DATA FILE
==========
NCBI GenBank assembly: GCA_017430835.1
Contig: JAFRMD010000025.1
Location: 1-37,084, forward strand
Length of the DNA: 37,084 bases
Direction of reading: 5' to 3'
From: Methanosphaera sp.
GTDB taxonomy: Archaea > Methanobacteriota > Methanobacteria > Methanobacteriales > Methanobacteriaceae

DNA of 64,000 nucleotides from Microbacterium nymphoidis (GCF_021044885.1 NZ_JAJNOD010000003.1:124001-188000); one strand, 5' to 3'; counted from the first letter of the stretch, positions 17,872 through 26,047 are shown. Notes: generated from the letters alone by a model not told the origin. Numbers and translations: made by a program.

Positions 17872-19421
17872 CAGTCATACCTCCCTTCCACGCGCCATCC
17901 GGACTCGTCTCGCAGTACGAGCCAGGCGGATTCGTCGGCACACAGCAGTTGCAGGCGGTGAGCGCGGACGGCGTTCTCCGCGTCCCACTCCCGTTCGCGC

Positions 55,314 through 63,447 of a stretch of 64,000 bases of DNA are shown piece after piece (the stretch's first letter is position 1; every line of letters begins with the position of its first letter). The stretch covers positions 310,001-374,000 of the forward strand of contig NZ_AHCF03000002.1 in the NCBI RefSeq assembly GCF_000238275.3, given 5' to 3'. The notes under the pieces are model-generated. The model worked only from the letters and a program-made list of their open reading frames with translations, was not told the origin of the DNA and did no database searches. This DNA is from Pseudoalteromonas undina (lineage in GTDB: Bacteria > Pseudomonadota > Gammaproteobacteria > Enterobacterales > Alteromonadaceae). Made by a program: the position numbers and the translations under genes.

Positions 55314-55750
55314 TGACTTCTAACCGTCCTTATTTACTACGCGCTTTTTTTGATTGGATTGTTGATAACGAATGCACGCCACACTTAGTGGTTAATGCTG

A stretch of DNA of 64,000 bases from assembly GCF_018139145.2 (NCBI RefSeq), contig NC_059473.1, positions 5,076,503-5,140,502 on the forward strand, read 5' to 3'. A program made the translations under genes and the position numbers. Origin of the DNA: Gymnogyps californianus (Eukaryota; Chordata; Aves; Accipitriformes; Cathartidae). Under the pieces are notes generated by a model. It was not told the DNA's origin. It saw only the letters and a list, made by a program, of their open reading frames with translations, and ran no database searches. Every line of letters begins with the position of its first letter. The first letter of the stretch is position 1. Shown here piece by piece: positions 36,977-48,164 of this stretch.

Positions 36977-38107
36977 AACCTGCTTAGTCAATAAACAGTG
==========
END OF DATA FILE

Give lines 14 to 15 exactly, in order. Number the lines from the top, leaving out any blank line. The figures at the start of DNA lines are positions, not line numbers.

55314 TGACTTCTAACCGTCCTTATTTACTACGCGCTTTTTTTGATTGGATTGTTGATAACGAATGCACGCCACACTTAGTGGTTAATGCTG

A stretch of DNA of 64,000 bases from assembly GCF_018139145.2 (NCBI RefSeq), contig NC_059473.1, positions 5,076,503-5,140,502 on the forward strand, read 5' to 3'. A program made the translations under genes and the position numbers. Origin of the DNA: Gymnogyps californianus (Eukaryota; Chordata; Aves; Accipitriformes; Cathartidae). Under the pieces are notes generated by a model. It was not told the DNA's origin. It saw only the letters and a list, made by a program, of their open reading frames with translations, and ran no database searches. Every line of letters begins with the position of its first letter. The first letter of the stretch is position 1. Shown here piece by piece: positions 36,977-48,164 of this stretch.